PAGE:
Gastroscopy is the name given to the procedure whereby the doctor can visualise your oesophagus, stomach and upper small bowel and is often used instead of or in conjunction with x-rays (barium meal).
At times it is used to make:
- A diagnosis of oesophagitis (irritation of the oesophageal lining);
- Strictures in the oesophagus or at the pylorus (the valve separating the stomach from the small bowel, causing gastro-oesophageal reflux), which can be dilated with a balloon device allowing for improved swallowing and gastric emptying,
- Hiatus hernias,
- Gastritis (an irritation of the stomach lining)
- Ulcers involving the stomach and/or small bowel
- In emergency situations it is also used to treat the cause of bleeding from the upper bowel.
The "Gastro scope" (the instrument) is a flexible pipe which contains fibres that conduct light and thereby makes it possible to see into the bowel. The doctor is able to manoeuvre the tip of the "scope" into the upper bowel through the mouth by passing gently down the oesophagus ('food pipe') into the stomach and small bowel (duodenum), seeing into all the corners of your upper bowel.
This instrument also makes it possible to take a sample of the bowel if necessary, which can then be analyzed by a pathologist. This is called a biopsy.
After a consultation with the doctor, who is to be doing the Gastroscopy, an appointment will be made to undergo this procedure.
In order to carry out this simple procedure, you will be asked by the doctor to fast for a period of at least 6 hours so that your stomach will be empty.
You will go to the doctor's consulting rooms the next day to have the "scope" performed on you.
A slow start on food and a good time to start it health wise.
The "scope" can be performed on you while you are wide awake or while you are sedated. A general anaesthetic is very rarely required.
You will be given oxygen through a small nasal catheter; your throat will be sprayed with local anaesthetic spray to prevent a sore throat where - after you will be given an injection to sedate you.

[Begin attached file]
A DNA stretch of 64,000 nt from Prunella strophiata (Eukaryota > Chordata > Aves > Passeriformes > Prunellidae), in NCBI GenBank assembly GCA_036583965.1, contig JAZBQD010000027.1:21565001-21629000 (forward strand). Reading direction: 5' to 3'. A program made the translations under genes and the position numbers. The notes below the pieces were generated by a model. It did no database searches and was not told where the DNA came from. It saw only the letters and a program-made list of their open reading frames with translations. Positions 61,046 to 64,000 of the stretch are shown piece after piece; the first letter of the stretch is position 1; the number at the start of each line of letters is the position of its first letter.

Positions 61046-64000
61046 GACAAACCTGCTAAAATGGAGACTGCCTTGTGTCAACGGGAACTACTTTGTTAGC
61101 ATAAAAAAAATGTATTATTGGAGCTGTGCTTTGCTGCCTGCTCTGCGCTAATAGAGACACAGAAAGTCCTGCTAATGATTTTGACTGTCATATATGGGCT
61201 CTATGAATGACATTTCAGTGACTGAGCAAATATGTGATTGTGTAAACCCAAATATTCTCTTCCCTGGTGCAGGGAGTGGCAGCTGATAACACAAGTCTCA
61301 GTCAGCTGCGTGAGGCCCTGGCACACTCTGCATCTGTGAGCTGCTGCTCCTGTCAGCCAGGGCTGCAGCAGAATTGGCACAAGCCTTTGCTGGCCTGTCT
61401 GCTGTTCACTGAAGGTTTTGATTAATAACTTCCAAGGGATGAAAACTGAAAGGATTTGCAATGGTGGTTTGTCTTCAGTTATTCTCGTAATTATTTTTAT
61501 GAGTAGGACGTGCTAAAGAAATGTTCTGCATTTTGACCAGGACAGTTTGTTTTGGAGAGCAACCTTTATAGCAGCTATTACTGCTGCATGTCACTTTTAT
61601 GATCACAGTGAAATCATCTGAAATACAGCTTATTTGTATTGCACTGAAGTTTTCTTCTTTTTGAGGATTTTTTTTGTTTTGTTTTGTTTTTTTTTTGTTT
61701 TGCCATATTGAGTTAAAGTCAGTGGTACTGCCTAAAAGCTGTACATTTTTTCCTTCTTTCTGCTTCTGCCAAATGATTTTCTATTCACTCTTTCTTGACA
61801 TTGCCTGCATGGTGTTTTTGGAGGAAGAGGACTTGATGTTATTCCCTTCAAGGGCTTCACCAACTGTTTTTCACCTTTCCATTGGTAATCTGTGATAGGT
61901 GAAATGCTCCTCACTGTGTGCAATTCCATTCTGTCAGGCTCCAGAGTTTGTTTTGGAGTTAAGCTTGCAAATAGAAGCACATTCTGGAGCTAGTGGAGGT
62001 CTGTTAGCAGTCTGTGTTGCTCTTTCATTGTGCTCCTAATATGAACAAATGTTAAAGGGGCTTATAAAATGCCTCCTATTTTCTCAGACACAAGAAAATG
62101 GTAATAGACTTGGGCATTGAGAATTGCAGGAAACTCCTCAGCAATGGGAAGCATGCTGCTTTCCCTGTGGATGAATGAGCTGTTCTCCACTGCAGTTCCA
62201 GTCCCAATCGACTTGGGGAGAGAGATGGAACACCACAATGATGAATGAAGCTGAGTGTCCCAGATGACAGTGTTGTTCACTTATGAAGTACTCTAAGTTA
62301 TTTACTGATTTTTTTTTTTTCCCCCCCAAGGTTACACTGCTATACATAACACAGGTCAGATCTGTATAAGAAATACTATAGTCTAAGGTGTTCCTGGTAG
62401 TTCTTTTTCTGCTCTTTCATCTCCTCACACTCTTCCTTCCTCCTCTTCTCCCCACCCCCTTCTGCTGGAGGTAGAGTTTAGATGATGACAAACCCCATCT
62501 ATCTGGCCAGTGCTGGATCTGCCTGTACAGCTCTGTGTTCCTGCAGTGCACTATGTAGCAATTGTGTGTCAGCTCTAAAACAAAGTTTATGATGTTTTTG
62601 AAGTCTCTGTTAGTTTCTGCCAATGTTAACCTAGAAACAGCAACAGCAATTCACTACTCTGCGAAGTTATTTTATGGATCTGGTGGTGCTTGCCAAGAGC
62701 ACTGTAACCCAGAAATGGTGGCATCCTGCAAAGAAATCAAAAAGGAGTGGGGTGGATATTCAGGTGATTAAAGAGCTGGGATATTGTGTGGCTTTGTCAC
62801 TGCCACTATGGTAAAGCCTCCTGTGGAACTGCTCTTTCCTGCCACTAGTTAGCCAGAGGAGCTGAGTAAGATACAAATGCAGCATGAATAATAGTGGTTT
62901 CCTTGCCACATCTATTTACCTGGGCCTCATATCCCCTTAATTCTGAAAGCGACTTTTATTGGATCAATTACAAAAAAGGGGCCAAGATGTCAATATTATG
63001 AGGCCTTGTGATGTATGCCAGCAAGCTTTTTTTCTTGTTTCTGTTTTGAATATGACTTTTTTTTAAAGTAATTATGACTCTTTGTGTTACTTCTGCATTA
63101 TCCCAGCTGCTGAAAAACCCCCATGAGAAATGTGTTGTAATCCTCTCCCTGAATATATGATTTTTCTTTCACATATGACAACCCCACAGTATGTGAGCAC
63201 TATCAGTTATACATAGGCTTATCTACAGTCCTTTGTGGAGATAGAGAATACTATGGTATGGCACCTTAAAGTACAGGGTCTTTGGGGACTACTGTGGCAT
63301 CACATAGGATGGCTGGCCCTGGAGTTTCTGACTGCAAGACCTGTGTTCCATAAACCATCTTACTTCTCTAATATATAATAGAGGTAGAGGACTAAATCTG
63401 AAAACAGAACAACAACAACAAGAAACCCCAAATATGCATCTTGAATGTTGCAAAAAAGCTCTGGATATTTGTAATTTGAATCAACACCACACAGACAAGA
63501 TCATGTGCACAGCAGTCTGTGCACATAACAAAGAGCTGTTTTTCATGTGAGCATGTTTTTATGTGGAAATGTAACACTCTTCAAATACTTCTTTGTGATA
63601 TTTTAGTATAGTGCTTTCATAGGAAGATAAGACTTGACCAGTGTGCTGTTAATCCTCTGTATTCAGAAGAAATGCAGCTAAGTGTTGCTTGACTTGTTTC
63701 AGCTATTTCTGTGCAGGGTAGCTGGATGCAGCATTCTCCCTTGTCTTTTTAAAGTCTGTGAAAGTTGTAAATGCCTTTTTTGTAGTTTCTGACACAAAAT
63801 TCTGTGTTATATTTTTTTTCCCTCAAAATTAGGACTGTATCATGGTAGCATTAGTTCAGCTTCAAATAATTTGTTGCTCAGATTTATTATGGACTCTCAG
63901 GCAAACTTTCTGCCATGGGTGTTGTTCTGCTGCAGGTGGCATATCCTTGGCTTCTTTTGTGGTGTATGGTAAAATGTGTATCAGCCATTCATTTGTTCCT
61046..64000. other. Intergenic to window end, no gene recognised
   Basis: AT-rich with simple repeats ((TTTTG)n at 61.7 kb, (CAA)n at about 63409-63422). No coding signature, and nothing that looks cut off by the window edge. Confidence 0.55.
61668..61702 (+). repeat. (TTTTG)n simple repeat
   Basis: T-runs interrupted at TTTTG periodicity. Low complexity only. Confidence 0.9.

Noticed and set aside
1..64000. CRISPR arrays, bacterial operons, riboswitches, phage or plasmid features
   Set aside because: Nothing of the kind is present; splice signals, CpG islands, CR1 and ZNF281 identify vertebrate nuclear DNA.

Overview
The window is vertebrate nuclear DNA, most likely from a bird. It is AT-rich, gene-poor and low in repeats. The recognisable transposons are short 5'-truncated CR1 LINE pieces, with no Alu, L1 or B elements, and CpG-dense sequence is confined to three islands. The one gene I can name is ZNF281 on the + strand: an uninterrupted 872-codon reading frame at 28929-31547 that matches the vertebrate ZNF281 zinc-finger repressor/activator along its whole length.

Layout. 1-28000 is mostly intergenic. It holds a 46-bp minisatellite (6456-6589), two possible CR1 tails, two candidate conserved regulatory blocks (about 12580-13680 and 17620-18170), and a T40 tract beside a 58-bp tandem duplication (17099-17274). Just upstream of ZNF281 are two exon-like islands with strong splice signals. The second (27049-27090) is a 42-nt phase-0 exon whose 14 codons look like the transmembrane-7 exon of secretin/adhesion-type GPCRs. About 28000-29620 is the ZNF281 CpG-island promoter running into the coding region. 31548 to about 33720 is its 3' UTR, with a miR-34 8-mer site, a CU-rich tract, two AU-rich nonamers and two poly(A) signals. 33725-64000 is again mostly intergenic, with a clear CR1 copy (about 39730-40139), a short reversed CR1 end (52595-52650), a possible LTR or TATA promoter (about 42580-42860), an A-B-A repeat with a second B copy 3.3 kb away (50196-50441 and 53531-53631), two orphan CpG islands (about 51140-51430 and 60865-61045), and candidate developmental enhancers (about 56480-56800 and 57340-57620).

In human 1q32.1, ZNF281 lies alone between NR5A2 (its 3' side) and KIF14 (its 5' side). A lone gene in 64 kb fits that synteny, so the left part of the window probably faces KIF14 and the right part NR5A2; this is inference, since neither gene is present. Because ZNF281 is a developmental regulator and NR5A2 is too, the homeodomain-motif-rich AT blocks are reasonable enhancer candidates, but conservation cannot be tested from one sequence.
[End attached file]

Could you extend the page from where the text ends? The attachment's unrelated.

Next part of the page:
The sedative used for the procedure is usually a short-acting one and within an hour or so you should be ready to go home. It is recommended that you do not drive for at least 12 hours after receiving this sedation.
The scope is a safe procedure with a complication rate of 0, 1%. Most of the complications are very minor.
BUT MOST IMPORTANT OF ALL
- A sore throat is the most common complication and even this is rare with the new, softer and thinner “scopes”
- Allergic reactions to the medications used, are also rare;
- The sedative used is very mild and will let you have a light sleep. It can usually be administered with safety to almost any patient;
- Any other problems relating to your particular case will almost certainly be discussed with you by your doctor.
Please – for your own... And your loved ones' sake
Do your best to prevent getting cancer of the colon, oesophagus, stomach or upper bowel ...or improve your prognosis by having it diagnosed as early as possible. You do not need to fall prey to this BIG C
that is a threat to each and every one in the world...
Yes, TO YOU TOO!!!
If you do not endeavour to make use of this service of precaution offered to all,
you will deny yourself the opportunity to live
a long life of good health.
THIS DOES NOT NEED TO BE THE END!
Please follow up...
RATHER BE EARLY ... THAN TOO LATE!